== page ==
[Marxism] Scholars Pledge Support for Occupy Movement as First Anniversary Nears

Louis Proyect lnp3 at panix.com
Fri Sep 14 06:49:16 MDT 2012

Chronicle of Higher Education

September 13, 2012
Scholars Pledge Support for Occupy Movement as First Anniversary Nears

By Stacey Patton

As the one-year anniversary of Occupy Wall Street approaches, hundreds 
of scholars have signed a letter pledging to re-energize the movement 
and refocus attention on economic injustice.

Signatories of the letter, which has been circulating on listservs and 
through e-mails, say it's important for them to stand in solidarity with 
the Occupy movement, which has struggled in recent months to keep mass 
dissent going.

The movement, whose anniversary on Monday also is expected to be marked 
in lower Manhattan with several days of protests and other activities, 
began to see dwindling numbers of protesters after mass arrests, police 
expulsions from makeshift encampments, and winter arrived.

Many people have written the Occupy movement's obituary, but academic 
supporters are not ready to declare its death.

Some of the key scholars who have signed the solidarity letter include 
Todd Gitlin, chair of Columbia University's Graduate School of 
Journalism; Bertell Ollman, a professor of politics at New York 
University; Donald Pease, an English professor at Dartmouth University; 
Frances Fox Piven, a political-science professor at the City University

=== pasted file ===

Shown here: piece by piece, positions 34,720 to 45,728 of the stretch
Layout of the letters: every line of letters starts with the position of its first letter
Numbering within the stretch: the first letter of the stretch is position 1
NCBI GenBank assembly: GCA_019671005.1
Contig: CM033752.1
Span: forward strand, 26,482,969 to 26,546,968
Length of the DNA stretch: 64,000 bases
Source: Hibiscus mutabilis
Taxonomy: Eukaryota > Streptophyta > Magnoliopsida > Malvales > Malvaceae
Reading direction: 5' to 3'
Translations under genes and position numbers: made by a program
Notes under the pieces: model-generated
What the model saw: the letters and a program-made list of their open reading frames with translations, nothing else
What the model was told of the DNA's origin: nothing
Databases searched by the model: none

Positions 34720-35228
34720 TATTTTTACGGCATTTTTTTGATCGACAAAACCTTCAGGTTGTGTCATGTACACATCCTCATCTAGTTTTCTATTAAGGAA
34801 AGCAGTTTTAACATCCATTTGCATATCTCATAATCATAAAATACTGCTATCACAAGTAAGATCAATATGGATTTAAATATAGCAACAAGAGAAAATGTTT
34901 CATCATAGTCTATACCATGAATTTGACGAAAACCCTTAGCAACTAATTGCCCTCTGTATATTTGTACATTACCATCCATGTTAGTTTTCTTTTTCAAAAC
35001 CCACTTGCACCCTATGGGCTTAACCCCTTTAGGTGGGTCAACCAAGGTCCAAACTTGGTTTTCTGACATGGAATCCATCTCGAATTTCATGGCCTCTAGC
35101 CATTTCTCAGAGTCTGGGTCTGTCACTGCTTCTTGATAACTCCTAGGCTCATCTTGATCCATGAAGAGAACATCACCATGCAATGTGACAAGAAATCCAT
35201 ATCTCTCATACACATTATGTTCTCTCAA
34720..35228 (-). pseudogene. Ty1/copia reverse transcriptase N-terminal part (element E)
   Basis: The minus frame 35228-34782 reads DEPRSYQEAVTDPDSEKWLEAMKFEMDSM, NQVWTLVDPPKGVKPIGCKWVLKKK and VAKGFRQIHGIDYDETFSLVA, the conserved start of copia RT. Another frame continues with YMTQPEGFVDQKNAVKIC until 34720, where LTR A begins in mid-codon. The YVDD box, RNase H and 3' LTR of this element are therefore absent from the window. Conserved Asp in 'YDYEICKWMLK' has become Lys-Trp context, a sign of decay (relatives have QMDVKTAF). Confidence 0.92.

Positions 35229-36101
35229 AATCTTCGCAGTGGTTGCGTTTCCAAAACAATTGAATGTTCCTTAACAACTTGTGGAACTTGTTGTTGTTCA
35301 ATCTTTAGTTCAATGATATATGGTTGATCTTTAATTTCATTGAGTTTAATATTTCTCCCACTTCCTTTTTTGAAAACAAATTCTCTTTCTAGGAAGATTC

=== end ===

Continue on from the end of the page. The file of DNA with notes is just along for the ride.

of New York; and the philosopher Cornel West.

"The movement is dying in the public's eye, but the goals are still very 
relevant," says Elizabeth B. Goetz, a third-year Ph.D. student in the 
English department at CUNY's Graduate Center and an adjunct instructor 
at Hunter College, which is part of CUNY.

Conor Tomás Reed, her classmate, adds: "It feels perverse to mourn the 
death of a moment that's just begun."

"Occupy is far from dead," says Mr. Reed, who is also a Ph.D. student in 
English at CUNY and an adjunct instructor at CUNY's Baruch College. "As 
we've seen with the labor movements of the 1930s, the Civil Rights 
Movement, and other social movements of the 1960s, there's never an 
upward trajectory of struggle."

Just before Thanksgiving of last year, Mr. Reed was arrested when he and 
a large contingent of CUNY instructors and students protested tuition 
increases at the CUNY board's meeting at Baruch. When they tried to 
disrupt the meeting, they were arrested in the lobby. Mr. Reed continues 
to be active in the movement, focusing much of his attention on issues 
of student debt as well as the adjunctification and corporatization of 
higher education.

"Education debt and faculty labor issues have been two of the salient 
protests of Occupy," he says. "We have been showing people how student 
debt is a family and a community issue."

Chad M. Kautzer, an assistant professor of philosophy at the University 
of Colorado at Denver, says that if Occupy Wall Street was dead, "I'd 
have much more time on my hands."

Mr. Kautzer has been collaborating with the Occupy and Educate Denver 
Committee, which holds teach-ins twice a week in Civic Center Park where